ALTITUDINAL CLINAL VARIATION IN WING SIZE AND SHAPE IN AFRICAN DROSOPHILA MELANOGASTER: ONE CLINE OR MANY?
Article first published online: 7 SEP 2012
© 2012 The Author(s). Evolution© 2012 The Society for the Study of Evolution.
Volume 67, Issue 2, pages 438–452, February 2013
How to Cite
Pitchers, W., Pool, J. E. and Dworkin, I. (2013), ALTITUDINAL CLINAL VARIATION IN WING SIZE AND SHAPE IN AFRICAN DROSOPHILA MELANOGASTER: ONE CLINE OR MANY?. Evolution, 67: 438–452. doi: 10.1111/j.1558-5646.2012.01774.x
- Issue published online: 28 JAN 2013
- Article first published online: 7 SEP 2012
- Accepted manuscript online: 9 AUG 2012 12:38PM EST
- Received April 2, 2012 Accepted July 22, 2012 Data Archived: Dryad doi:10.5061/dryad.r43k1
- geometric morphometrics;
- thermal plasticity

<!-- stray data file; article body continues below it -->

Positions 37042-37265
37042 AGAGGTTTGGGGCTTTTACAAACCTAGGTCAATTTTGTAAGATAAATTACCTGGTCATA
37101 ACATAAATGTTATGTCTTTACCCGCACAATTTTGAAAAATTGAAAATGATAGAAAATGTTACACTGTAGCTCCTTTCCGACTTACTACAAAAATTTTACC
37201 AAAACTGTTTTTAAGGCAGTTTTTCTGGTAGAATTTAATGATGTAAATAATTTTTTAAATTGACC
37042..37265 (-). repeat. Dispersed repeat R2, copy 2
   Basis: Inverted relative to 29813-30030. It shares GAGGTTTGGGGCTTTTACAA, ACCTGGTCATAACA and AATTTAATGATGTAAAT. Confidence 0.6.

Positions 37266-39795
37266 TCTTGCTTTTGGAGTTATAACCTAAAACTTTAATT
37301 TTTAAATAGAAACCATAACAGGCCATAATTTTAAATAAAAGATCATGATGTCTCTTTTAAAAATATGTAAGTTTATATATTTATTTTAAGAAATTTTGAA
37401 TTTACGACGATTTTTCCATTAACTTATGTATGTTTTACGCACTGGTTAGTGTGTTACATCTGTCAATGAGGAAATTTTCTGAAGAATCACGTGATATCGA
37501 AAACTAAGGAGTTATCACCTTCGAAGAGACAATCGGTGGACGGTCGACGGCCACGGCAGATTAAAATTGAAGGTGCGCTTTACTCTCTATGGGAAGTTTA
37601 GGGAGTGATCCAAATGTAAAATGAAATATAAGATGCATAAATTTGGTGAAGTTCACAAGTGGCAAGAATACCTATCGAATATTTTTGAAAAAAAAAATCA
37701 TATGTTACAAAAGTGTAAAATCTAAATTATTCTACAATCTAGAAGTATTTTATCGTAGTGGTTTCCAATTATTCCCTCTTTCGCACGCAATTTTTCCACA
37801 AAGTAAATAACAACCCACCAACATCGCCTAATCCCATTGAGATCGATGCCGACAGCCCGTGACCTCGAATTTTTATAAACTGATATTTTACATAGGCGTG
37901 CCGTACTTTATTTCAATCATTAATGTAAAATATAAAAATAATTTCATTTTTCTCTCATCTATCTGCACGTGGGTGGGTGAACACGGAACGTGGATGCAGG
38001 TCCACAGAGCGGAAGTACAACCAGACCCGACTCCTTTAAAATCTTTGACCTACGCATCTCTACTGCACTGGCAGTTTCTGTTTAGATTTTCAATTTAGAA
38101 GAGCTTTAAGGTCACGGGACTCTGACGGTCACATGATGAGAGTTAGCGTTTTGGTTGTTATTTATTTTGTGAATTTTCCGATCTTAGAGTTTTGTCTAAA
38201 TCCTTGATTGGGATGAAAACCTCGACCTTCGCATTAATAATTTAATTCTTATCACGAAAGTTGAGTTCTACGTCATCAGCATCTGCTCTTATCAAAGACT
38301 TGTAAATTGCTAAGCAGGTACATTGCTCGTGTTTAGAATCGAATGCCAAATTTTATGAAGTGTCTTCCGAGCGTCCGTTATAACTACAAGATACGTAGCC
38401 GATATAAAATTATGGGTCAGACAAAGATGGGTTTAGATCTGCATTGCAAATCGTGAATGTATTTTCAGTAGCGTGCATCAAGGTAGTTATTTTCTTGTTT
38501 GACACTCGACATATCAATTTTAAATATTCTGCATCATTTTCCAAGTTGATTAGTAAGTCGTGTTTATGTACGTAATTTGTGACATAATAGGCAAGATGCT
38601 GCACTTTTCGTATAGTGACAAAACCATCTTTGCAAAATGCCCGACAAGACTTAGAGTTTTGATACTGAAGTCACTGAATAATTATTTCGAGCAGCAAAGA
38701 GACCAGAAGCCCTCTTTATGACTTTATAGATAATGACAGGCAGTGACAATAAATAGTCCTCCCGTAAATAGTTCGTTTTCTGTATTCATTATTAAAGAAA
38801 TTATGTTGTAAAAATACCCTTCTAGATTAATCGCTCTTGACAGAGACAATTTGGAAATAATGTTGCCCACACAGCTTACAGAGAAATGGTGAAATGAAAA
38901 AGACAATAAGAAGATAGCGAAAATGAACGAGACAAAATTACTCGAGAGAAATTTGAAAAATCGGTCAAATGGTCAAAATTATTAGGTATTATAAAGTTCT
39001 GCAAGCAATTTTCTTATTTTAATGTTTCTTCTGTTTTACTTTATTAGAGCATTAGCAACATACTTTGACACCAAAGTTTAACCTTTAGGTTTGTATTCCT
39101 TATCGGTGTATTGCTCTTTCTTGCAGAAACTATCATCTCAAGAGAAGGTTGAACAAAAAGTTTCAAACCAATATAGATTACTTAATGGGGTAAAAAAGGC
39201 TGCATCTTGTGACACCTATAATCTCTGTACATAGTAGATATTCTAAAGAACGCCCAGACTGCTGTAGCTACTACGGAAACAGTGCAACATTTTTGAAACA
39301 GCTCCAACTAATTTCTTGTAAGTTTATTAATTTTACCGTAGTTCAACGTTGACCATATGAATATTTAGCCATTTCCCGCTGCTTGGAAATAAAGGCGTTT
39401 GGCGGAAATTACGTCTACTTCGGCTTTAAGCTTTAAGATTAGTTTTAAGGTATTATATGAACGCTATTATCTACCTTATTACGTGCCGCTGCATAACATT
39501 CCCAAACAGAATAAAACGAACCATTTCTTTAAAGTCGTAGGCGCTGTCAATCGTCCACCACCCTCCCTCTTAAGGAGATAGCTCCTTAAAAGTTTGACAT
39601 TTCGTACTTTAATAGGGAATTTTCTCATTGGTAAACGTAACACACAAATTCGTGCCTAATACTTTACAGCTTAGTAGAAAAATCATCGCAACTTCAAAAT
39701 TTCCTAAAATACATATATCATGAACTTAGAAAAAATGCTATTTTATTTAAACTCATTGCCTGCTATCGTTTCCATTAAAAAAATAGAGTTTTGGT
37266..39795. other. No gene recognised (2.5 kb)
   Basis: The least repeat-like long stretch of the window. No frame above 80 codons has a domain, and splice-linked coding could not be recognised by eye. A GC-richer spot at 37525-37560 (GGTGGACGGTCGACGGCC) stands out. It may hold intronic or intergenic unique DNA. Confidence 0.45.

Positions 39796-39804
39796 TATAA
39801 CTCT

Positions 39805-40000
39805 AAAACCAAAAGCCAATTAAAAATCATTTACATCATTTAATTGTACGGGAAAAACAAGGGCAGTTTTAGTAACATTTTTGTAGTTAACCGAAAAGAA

Geographical patterns of morphological variation have been useful in addressing hypotheses about environmental adaptation. In particular, latitudinal clines in phenotypes have been studied in a number of Drosophila species. Some environmental conditions along latitudinal clines—for example, temperature—also vary along altitudinal clines, but these have been studied infrequently and it remains unclear whether these environmental factors are similar enough for convergence or parallel evolution. Most clinal studies in Drosophila have dealt exclusively with univariate phenotypes, allowing for the detection of clinal relationships, but not for estimating the directions of covariation between them. We measured variation in wing shape and size in D. melanogaster derived from populations at varying altitudes and latitudes across sub-Saharan Africa. Geometric morphometrics allows us to compare shape changes associated with latitude and altitude, and manipulating rearing temperature allows us to quantify the extent to which thermal plasticity recapitulates clinal effects. Comparing effect vectors demonstrates that altitude, latitude, and temperature are only partly associated, and that the altitudinal shape effect may differ between Eastern and Western Africa. Our results suggest that selection responsible for these phenotypic clines may be more complex than just thermal adaptation.